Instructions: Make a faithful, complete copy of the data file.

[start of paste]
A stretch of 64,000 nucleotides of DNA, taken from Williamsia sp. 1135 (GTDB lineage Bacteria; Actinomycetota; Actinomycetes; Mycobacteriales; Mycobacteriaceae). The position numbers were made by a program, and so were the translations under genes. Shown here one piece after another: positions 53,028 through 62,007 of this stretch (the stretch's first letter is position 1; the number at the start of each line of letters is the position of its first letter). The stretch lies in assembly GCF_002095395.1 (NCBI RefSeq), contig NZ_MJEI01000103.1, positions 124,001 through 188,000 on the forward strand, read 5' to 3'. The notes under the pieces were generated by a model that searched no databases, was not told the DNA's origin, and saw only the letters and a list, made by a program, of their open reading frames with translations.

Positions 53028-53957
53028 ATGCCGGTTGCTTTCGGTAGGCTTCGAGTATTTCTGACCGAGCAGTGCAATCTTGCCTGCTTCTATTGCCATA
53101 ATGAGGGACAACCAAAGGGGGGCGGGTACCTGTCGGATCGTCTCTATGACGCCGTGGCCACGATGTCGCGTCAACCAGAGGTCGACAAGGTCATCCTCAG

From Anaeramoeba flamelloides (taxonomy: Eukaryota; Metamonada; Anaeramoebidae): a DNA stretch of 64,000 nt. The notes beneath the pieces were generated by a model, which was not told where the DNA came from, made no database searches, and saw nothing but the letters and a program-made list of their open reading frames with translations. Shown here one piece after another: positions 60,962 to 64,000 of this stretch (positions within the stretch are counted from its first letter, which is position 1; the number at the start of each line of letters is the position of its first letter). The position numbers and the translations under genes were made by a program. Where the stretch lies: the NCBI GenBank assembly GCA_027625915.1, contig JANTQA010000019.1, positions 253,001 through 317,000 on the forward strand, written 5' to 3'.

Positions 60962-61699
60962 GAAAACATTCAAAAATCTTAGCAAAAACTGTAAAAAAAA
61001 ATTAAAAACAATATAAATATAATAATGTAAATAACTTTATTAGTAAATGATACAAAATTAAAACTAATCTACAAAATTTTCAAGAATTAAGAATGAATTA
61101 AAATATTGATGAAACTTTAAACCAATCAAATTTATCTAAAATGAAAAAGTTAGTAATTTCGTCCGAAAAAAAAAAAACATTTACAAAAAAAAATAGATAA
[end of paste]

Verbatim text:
A stretch of 64,000 nucleotides of DNA, taken from Williamsia sp. 1135 (GTDB lineage Bacteria; Actinomycetota; Actinomycetes; Mycobacteriales; Mycobacteriaceae). The position numbers were made by a program, and so were the translations under genes. Shown here one piece after another: positions 53,028 through 62,007 of this stretch (the stretch's first letter is position 1; the number at the start of each line of letters is the position of its first letter). The stretch lies in assembly GCF_002095395.1 (NCBI RefSeq), contig NZ_MJEI01000103.1, positions 124,001 through 188,000 on the forward strand, read 5' to 3'. The notes under the pieces were generated by a model that searched no databases, was not told the DNA's origin, and saw only the letters and a list, made by a program, of their open reading frames with translations.

Positions 53028-53957
53028 ATGCCGGTTGCTTTCGGTAGGCTTCGAGTATTTCTGACCGAGCAGTGCAATCTTGCCTGCTTCTATTGCCATA
53101 ATGAGGGACAACCAAAGGGGGGCGGGTACCTGTCGGATCGTCTCTATGACGCCGTGGCCACGATGTCGCGTCAACCAGAGGTCGACAAGGTCATCCTCAG

From Anaeramoeba flamelloides (taxonomy: Eukaryota; Metamonada; Anaeramoebidae): a DNA stretch of 64,000 nt. The notes beneath the pieces were generated by a model, which was not told where the DNA came from, made no database searches, and saw nothing but the letters and a program-made list of their open reading frames with translations. Shown here one piece after another: positions 60,962 to 64,000 of this stretch (positions within the stretch are counted from its first letter, which is position 1; the number at the start of each line of letters is the position of its first letter). The position numbers and the translations under genes were made by a program. Where the stretch lies: the NCBI GenBank assembly GCA_027625915.1, contig JANTQA010000019.1, positions 253,001 through 317,000 on the forward strand, written 5' to 3'.

Positions 60962-61699
60962 GAAAACATTCAAAAATCTTAGCAAAAACTGTAAAAAAAA
61001 ATTAAAAACAATATAAATATAATAATGTAAATAACTTTATTAGTAAATGATACAAAATTAAAACTAATCTACAAAATTTTCAAGAATTAAGAATGAATTA
61101 AAATATTGATGAAACTTTAAACCAATCAAATTTATCTAAAATGAAAAAGTTAGTAATTTCGTCCGAAAAAAAAAAAACATTTACAAAAAAAAATAGATAA